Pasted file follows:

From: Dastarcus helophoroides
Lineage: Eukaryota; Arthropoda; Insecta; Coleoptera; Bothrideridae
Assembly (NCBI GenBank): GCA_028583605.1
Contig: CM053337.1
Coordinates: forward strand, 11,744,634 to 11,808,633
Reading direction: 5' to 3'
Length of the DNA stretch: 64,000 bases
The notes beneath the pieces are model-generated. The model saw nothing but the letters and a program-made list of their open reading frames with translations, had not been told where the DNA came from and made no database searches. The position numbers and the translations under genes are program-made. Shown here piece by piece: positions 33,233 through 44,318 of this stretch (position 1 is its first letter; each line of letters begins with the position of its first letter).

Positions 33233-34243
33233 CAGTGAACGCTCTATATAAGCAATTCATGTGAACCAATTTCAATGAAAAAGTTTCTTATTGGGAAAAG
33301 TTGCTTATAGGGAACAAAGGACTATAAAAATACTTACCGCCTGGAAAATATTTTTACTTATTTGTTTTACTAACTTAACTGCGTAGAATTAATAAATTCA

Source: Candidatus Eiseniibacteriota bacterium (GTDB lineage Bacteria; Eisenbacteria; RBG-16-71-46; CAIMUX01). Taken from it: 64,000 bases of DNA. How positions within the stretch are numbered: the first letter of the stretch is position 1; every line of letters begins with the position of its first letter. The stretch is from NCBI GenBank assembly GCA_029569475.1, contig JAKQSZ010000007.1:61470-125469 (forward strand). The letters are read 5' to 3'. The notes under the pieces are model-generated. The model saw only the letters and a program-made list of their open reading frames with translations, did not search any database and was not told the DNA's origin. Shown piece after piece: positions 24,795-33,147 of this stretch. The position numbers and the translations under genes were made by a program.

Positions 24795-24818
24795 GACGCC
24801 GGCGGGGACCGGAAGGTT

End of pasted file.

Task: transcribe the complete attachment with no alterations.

From: Dastarcus helophoroides
Lineage: Eukaryota; Arthropoda; Insecta; Coleoptera; Bothrideridae
Assembly (NCBI GenBank): GCA_028583605.1
Contig: CM053337.1
Coordinates: forward strand, 11,744,634 to 11,808,633
Reading direction: 5' to 3'
Length of the DNA stretch: 64,000 bases
The notes beneath the pieces are model-generated. The model saw nothing but the letters and a program-made list of their open reading frames with translations, had not been told where the DNA came from and made no database searches. The position numbers and the translations under genes are program-made. Shown here piece by piece: positions 33,233 through 44,318 of this stretch (position 1 is its first letter; each line of letters begins with the position of its first letter).

Positions 33233-34243
33233 CAGTGAACGCTCTATATAAGCAATTCATGTGAACCAATTTCAATGAAAAAGTTTCTTATTGGGAAAAG
33301 TTGCTTATAGGGAACAAAGGACTATAAAAATACTTACCGCCTGGAAAATATTTTTACTTATTTGTTTTACTAACTTAACTGCGTAGAATTAATAAATTCA

Source: Candidatus Eiseniibacteriota bacterium (GTDB lineage Bacteria; Eisenbacteria; RBG-16-71-46; CAIMUX01). Taken from it: 64,000 bases of DNA. How positions within the stretch are numbered: the first letter of the stretch is position 1; every line of letters begins with the position of its first letter. The stretch is from NCBI GenBank assembly GCA_029569475.1, contig JAKQSZ010000007.1:61470-125469 (forward strand). The letters are read 5' to 3'. The notes under the pieces are model-generated. The model saw only the letters and a program-made list of their open reading frames with translations, did not search any database and was not told the DNA's origin. Shown piece after piece: positions 24,795-33,147 of this stretch. The position numbers and the translations under genes were made by a program.

Positions 24795-24818
24795 GACGCC
24801 GGCGGGGACCGGAAGGTT